“At first, I was just going to hunt you all down, but then I found a research file involving Nanites and delved into its possibilities. Your brother here is my first experiment and you shall join him. You two will spread these Nanites to the others you come across, and I shall end the fighting and killing. You will all become subservient and I can focus on rebuilding this world in a better image.”
At this moment, Tom Screamed, “GET OUT OF MY HEAD!” He dropped the needle and it shattered on the floor. He undid Luke’s bonds and yelled, “Run! Luke, I dunno how long I can hold it off! It’s got me, but get yourself out of here!” Luke ran and he did not look back, taking a turn after blind turn. He realized he had to be underground. Some sort of military installation that must have survived.
When he was about ready to give up, he found a ladder with a hatch at the top of the ceiling. After fighting with the lever, he finally burst out into a wooded area. He took off not knowing where he was going, just hoping to find anything or anyone to help him.
He had run at first mindlessly following the sun. Hoping. As exhaustion took its toll, he slowed to a walk. The sun was setting now. He knew he was heading west, but he had no idea where he was. Behind him was the mountain he had apparently escaped from. Now he could think again, his brain processing everything he had seen and heard. “Oh man!” he said to the trees. “What am I gonna do?”
If the trees had any answers, they kept it to themselves. “Think, think man,” he said, realizing he was more afraid than he had ever been before. He stopped and looked back at the mountain. “I can’t, Tom said to run,” he said as his mind reeled at thoughts of the needle in his brother's hand. Tom’s vacant gaze, the scream that erupted from him as he tore off the restraints. “I can’t, I just can’t,” Luke cried, fighting with his inner horror. “No, no way I’m leaving you. I’m coming back for you, Tom!” he declared to the forest, adding quietly, “You would do it for me.” His mind made up, Luke started working his way back, hoping that as night fell, he could find his way.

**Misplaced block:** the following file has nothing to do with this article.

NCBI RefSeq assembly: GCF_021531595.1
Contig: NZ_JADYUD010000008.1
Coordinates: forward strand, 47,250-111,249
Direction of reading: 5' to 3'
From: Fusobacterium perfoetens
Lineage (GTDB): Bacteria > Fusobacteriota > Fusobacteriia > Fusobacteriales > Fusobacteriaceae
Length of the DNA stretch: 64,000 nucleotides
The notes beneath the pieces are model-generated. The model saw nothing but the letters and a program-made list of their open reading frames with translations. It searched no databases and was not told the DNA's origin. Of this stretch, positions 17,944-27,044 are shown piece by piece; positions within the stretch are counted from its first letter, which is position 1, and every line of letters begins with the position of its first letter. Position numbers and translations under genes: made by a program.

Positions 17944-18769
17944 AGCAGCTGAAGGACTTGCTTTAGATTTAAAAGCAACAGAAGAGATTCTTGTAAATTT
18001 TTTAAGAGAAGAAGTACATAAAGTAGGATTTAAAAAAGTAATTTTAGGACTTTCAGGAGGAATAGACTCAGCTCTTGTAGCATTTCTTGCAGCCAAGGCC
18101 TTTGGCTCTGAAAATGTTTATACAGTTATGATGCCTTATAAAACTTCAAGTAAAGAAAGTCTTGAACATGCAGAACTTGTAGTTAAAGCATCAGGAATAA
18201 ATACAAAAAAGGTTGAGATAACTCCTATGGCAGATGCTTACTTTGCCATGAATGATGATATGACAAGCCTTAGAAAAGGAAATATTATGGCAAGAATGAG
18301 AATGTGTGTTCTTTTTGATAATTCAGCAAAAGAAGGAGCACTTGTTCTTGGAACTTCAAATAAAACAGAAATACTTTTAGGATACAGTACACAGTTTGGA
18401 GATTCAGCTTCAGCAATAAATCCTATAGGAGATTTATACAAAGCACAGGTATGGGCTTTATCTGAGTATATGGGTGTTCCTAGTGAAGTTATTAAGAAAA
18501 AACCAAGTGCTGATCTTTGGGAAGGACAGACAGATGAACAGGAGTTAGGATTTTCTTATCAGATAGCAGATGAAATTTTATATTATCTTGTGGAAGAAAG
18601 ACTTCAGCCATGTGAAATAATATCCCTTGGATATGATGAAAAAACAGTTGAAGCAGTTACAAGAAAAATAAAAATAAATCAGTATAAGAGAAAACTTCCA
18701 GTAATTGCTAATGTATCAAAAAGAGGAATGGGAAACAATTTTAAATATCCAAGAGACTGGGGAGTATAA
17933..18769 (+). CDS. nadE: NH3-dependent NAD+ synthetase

It was dark, but the hatch was visible, still propped open. Luke watched it from a distance. He neither saw nor heard any signs of drones. Only the soft chirp of insects and calls of nocturnal animals. He knew he just needed to do it. “I don’t know any other way in, gotta just go.” He made up his mind and hurried to the gaping portal. Looking down, all that greeted him was darkness. Taking a deep breath to calm himself, he started down the ladder.
At the bottom was only darkness, he couldn’t remember which way he had been facing when he found the ladder. So, he used the old RPG game trick of just going to the right. He kept his hand along the right wall and anytime he came to an opening turned right. He knew it was an ancient trick to move through a maze. He just hoped it worked.
He didn’t know how long he had been walking, he had been in and out of so many abandoned rooms. The darkness seemed to go on forever. A soft hum filled the air now. He wondered if he was getting anywhere or if he was just lost forever. His stomach reminded him he hadn’t eaten in hours, maybe days. He ignored it and kept going, hand on the right wall.
His eyes long adjusted to complete darkness, a change became apparent, a sense of light. The darkness lessening. As he traveled down the tunnel, it became a little less dark with each step. On his left, he could make out a doorway. He hesitated but eventually let go of the right wall. Stepping through the doorway and into the room, he saw upright tables, and on the floor a broken syringe. He shook off a chill of recognition as he looked to the other side of the room. Another doorway and a brighter light.
He crossed through the room, seeing no sign of anything trying to stop him. Approaching the entryway and peering through, he saw a monitor lit up and someone sitting in front of it. He thought he heard whispers. Cautiously, he entered, walking up behind the figure. “No, that’s not the way it works…” he could make out in hushed tones, “we’re not that simple.”